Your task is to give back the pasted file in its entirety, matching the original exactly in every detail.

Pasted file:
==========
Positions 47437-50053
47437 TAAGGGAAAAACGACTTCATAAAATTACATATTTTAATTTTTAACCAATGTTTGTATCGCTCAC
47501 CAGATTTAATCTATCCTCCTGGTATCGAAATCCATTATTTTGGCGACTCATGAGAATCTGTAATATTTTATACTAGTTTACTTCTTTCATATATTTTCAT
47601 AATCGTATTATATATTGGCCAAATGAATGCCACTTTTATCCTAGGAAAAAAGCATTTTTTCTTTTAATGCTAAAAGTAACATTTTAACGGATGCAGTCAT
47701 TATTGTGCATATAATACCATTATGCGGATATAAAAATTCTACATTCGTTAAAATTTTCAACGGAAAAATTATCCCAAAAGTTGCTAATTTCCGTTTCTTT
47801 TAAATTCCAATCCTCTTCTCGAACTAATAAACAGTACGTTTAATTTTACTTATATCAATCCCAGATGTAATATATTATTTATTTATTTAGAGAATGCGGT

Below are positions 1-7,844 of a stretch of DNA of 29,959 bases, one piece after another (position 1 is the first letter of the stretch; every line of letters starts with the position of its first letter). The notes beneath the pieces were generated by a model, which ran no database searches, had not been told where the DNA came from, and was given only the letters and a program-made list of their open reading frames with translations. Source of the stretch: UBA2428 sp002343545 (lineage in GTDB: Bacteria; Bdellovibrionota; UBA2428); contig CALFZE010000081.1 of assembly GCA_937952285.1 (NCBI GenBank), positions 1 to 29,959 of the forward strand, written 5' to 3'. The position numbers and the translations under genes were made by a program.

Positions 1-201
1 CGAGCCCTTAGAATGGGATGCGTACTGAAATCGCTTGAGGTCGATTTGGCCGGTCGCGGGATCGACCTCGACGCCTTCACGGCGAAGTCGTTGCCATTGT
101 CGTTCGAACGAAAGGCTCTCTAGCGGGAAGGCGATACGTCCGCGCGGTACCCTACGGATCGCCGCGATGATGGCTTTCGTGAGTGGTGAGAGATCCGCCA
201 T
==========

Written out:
Positions 47437-50053
47437 TAAGGGAAAAACGACTTCATAAAATTACATATTTTAATTTTTAACCAATGTTTGTATCGCTCAC
47501 CAGATTTAATCTATCCTCCTGGTATCGAAATCCATTATTTTGGCGACTCATGAGAATCTGTAATATTTTATACTAGTTTACTTCTTTCATATATTTTCAT
47601 AATCGTATTATATATTGGCCAAATGAATGCCACTTTTATCCTAGGAAAAAAGCATTTTTTCTTTTAATGCTAAAAGTAACATTTTAACGGATGCAGTCAT
47701 TATTGTGCATATAATACCATTATGCGGATATAAAAATTCTACATTCGTTAAAATTTTCAACGGAAAAATTATCCCAAAAGTTGCTAATTTCCGTTTCTTT
47801 TAAATTCCAATCCTCTTCTCGAACTAATAAACAGTACGTTTAATTTTACTTATATCAATCCCAGATGTAATATATTATTTATTTATTTAGAGAATGCGGT

Below are positions 1-7,844 of a stretch of DNA of 29,959 bases, one piece after another (position 1 is the first letter of the stretch; every line of letters starts with the position of its first letter). The notes beneath the pieces were generated by a model, which ran no database searches, had not been told where the DNA came from, and was given only the letters and a program-made list of their open reading frames with translations. Source of the stretch: UBA2428 sp002343545 (lineage in GTDB: Bacteria; Bdellovibrionota; UBA2428); contig CALFZE010000081.1 of assembly GCA_937952285.1 (NCBI GenBank), positions 1 to 29,959 of the forward strand, written 5' to 3'. The position numbers and the translations under genes were made by a program.

Positions 1-201
1 CGAGCCCTTAGAATGGGATGCGTACTGAAATCGCTTGAGGTCGATTTGGCCGGTCGCGGGATCGACCTCGACGCCTTCACGGCGAAGTCGTTGCCATTGT
101 CGTTCGAACGAAAGGCTCTCTAGCGGGAAGGCGATACGTCCGCGCGGTACCCTACGGATCGCCGCGATGATGGCTTTCGTGAGTGGTGAGAGATCCGCCA
201 T